GE Free NZ, 22th June  2003

Disposal of GE sheep presents massive biosecurity problem

The termination of PPL's experimental flock of sheep with a human gene presents a massive biosecurity problem that New Zealand authorities may be ill-equipped to handle.

Up to 1000 transgenic ewes may need to be destroyed after the Scottish company "pulled the plug" on the trials, but there are concerns that the destruction could present new risks for the environment and that there may be a temptation to turn a profit by letting meat from the animals be sold as food.

ERMA (the Environmental Risk Management Authority) last year approved an expansion of the flock despite the absence of research on their impact on soil micro-organisms. Now they face the task of ensuring the animals are humanely destroyed but there appear to be no plans in place on how to dispose of the huge number of carcasses.

GE Free NZ in food and environment is concerned that burying the animals in offal pits (as has been proposed for new GE cows at Ruakura), will increase the risks from HGT into soil. ERMA has been negligent in allowing the expansion of the flock without data to support their view that the risks from HGT are small. Such data is only now being considered as important, and has been neglected by authorities until recently.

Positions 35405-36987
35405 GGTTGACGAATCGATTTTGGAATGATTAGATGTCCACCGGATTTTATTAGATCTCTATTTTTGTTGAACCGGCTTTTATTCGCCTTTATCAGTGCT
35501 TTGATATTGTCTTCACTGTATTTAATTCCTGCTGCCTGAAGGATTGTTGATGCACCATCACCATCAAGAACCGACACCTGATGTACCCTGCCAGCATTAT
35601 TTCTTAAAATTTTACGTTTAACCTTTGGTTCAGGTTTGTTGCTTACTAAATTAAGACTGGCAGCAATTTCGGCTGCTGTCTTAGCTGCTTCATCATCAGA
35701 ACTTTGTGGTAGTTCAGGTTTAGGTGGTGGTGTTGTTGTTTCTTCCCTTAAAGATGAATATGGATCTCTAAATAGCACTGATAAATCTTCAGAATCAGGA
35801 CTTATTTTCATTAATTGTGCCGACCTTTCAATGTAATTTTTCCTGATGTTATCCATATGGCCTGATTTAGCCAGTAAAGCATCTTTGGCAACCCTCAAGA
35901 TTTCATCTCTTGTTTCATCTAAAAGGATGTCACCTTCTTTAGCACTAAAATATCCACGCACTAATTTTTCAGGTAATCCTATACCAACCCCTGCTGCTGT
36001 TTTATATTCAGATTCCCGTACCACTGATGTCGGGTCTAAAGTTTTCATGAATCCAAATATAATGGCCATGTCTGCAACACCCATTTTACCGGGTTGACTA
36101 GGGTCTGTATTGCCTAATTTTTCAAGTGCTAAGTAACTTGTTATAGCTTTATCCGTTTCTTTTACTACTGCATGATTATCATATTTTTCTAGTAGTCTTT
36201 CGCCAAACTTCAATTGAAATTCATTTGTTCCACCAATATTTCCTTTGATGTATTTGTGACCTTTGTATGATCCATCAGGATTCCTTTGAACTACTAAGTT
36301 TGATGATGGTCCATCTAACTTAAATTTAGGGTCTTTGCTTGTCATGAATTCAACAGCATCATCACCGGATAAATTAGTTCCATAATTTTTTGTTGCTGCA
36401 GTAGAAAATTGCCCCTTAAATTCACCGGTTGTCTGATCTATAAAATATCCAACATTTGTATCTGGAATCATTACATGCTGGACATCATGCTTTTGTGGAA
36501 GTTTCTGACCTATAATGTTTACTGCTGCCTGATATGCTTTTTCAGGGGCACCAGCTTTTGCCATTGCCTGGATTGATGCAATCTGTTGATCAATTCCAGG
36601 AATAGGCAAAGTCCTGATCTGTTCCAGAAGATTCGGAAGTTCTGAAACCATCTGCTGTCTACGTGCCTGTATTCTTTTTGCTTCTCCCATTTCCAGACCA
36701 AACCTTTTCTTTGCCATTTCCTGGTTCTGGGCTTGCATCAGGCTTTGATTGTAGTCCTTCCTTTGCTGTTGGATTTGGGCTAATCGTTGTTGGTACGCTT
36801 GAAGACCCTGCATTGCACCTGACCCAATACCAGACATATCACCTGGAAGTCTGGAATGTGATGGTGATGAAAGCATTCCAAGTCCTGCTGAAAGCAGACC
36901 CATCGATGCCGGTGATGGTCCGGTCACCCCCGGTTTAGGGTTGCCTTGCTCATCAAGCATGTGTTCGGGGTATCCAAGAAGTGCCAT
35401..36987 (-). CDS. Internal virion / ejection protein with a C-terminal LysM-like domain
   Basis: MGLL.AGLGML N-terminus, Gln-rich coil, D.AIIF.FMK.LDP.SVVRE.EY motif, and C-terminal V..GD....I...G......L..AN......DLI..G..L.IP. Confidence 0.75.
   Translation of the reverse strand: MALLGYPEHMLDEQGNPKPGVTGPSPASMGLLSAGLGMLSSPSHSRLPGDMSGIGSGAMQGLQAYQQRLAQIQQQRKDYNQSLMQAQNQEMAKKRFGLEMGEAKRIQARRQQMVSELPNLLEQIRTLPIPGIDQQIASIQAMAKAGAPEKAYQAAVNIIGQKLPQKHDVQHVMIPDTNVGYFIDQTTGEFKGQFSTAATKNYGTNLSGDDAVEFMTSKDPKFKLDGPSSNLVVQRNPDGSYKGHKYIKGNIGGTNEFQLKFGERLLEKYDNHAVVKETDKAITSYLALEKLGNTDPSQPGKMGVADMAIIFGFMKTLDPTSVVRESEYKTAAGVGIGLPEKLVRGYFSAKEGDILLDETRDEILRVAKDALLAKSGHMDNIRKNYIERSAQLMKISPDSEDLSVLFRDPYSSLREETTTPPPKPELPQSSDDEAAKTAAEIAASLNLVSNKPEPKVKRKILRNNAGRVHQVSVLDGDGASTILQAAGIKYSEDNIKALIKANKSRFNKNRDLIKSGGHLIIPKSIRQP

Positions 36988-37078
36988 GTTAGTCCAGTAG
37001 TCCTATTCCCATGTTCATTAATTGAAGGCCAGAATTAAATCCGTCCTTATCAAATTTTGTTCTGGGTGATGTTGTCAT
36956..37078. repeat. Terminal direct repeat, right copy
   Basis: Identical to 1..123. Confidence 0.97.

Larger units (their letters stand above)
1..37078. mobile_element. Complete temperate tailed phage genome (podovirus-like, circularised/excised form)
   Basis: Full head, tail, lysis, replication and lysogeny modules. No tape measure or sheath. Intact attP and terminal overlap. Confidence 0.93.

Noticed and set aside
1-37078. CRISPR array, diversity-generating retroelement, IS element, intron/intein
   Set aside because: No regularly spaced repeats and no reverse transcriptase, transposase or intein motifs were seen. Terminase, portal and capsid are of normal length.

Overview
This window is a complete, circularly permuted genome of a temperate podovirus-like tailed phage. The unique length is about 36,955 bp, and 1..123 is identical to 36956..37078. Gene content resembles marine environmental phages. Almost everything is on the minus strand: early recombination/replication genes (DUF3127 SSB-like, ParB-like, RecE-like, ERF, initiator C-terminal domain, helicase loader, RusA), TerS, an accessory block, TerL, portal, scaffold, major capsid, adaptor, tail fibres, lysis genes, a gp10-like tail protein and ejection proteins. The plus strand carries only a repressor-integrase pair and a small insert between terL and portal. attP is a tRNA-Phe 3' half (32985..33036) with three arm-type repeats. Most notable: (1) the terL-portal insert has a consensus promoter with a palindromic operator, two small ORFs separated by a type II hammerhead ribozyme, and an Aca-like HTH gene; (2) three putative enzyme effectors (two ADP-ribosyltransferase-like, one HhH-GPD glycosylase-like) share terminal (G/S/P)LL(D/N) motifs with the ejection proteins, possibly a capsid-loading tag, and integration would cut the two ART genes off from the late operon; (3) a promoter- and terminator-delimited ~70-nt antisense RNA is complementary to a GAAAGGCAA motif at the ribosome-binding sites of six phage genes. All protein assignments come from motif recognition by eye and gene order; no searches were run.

The PPL sheep were approved without such scientific research being included as a control so virtually nothing is known about their impact on soil biota.

Cases of transgenic animals being sold into the human food chain overseas also raise concerns that economic pressures and greed might prompt someone to try and make money by selling the carcasses as meat. Sale of the meat would be illegal in New Zealand, but breaches of the law have already occurred overseas, raising the spectre of similar problems here. 

ERMA and the Life Sciences industry lobby group will claim that 'everything has been approved as safe' and that this will never happen, but the sheer number of GE sheep involved increases the risk.

GE Free NZ in food and environment want ERMA to publish their plan for controlled destruction of these experimental animals for peer-review by independent scientists.

"The public have little confidence in ERMA given they proceed with approvals despite the lack of adequate scientific information to truly manage the risks they claim to manage," says Jon Carapiet.

"How do they propose to prevent exposing the environment and public to risks from these animals when even incineration could be a problem as the UK authorities discovered when they burned carcasses of foot-and-mouth